And your question gets to the heart of it which is education is key to make people understanding what is wrong or right and what you need to do or not. The touts really hurt the function of the system. The reason the system is telling you there is no date is not because Nigerian travellers have filled up all the appointments, but illegitimate touts have taken all the appointments.
At the height of the campaign of terror by Boko Haram in parts of northern Nigeria, the US more or less sat on the fence. Does the ‘Black Hawk-Dawn’ still have a shilling effect on the US ability to robustly engage in such conflicts?
There appear to be a misunderstanding Nigerians have about the nature of our work in Nigeria. The US has done several trainings, provided equipment and continuously shared information with the Nigerian government, and worked with law enforcement, the Military etc., on a wide spectrum designed to help Nigeria. There was a certain moment and time the public perception was that maybe our support was not enough, but in reality that was not true and certainly is not true today.
But one thing I do want the leaders also to understand is that Nigeria is a Sovereign country and it is not up to the United State to solve Nigeria’s problem. Our job is to support Nigeria and not replace Nigeria and we share a very deep interest in partnering with Nigeria, for fact that we want to see Boko Haram defeated, because it is in our interest as well.
Do you have any advice for journalists who cover who cover the US diplomatic mission in Nigeria on how to better report your activities in Nigeria?
One thing that we have done very loftier and I would really like to see more of is traveling with the media a little bit more. You are credibly responsive when we have a press conference, when we have some important visitors coming in, you come in and cover. You do great interviews and certainly have done lots of good works. And as journalists you have wonderful experiences like the Ambassador is doing, pigging English on Wazobia and things like that. But I do not think that we have spent a whole lot of time in the field with journalists. It would have been great if you were doing some Dawn in Creek in the Niger delta or something. USAID is working on new health program somewhere, it would be nice to see like how our engagements actually are.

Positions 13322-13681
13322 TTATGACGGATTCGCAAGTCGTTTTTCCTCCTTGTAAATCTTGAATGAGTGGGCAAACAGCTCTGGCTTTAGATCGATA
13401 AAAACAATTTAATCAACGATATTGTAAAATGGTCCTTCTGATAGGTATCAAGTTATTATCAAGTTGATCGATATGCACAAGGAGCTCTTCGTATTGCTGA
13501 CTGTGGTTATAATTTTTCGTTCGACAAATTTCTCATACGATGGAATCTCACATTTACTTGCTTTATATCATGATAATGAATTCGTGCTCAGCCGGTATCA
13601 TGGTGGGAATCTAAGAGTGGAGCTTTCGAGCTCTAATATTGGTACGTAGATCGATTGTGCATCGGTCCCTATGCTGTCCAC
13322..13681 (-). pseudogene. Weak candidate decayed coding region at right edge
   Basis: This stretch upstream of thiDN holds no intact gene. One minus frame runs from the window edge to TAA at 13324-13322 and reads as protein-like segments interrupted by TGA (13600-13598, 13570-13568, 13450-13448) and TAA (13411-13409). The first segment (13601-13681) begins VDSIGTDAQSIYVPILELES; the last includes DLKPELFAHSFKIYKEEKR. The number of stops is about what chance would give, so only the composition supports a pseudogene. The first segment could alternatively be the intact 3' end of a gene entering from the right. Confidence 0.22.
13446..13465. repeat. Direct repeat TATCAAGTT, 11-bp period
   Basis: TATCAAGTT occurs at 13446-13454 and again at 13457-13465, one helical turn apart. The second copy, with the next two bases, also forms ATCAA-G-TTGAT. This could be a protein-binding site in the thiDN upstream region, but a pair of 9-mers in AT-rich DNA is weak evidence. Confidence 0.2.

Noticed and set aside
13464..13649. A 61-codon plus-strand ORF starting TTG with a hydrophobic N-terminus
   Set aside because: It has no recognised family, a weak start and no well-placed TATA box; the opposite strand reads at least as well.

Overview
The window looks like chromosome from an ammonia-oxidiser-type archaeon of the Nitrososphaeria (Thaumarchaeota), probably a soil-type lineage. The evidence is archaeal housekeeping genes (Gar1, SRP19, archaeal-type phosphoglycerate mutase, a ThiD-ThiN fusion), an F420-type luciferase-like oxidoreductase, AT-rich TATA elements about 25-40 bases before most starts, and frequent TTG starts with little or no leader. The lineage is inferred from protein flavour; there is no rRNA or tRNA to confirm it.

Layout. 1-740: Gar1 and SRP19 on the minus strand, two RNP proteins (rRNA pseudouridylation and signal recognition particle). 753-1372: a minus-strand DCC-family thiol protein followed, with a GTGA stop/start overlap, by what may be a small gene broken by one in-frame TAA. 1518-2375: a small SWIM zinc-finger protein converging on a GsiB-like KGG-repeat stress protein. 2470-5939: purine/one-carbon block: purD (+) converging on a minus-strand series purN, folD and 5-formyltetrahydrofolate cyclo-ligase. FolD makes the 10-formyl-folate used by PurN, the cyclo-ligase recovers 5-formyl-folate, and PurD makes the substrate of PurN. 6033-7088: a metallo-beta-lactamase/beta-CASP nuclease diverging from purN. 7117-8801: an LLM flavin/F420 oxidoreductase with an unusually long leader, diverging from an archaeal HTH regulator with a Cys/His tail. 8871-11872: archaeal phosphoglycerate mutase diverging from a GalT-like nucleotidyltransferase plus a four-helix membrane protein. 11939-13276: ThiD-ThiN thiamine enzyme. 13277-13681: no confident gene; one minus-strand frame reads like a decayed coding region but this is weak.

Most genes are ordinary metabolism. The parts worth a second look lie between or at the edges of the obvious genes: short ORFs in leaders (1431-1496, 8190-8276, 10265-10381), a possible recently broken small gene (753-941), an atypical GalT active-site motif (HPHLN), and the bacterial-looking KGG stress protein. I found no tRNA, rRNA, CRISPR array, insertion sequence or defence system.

Ugly experiences some people may have had in the consulate relate a lot more to misunderstanding of the process and then again information process and that is something we need to work on. We did do a great event in Abuja where we had journalists come into the consular section and walked through every step of process.
What would the US consulate expect Nigerian visa applicants do differently to make the work of its consular officers and maybe the in-coming Consul General easier?
It is important for us to put out as much information to visa applicants on the process and it is also important for visa applicants to follow the process. And we would appreciate if we knew exactly how to get around that.
Another thing is really to understand the visa officers’ process and the fault is that applicants need to prove they are allegeable for visa and not the other way round in a short period. This is very important for applicants and it is also very important for the officers.
We are very conscious of wait time and it is important for the Nigerian applicants to approach the process in good sense and how they might demonstrate to the officer that they are allegeable for the visa. And finally for the people that get refused, I really want to say that far more Nigeria get visa than not.
People should not take it personally and we are not making assessment about whether the Nigerian is a good person, is honest Basically, the idea is that you need to demonstrate that you have to come back. However, if you do not get the visa is not a judgment on you.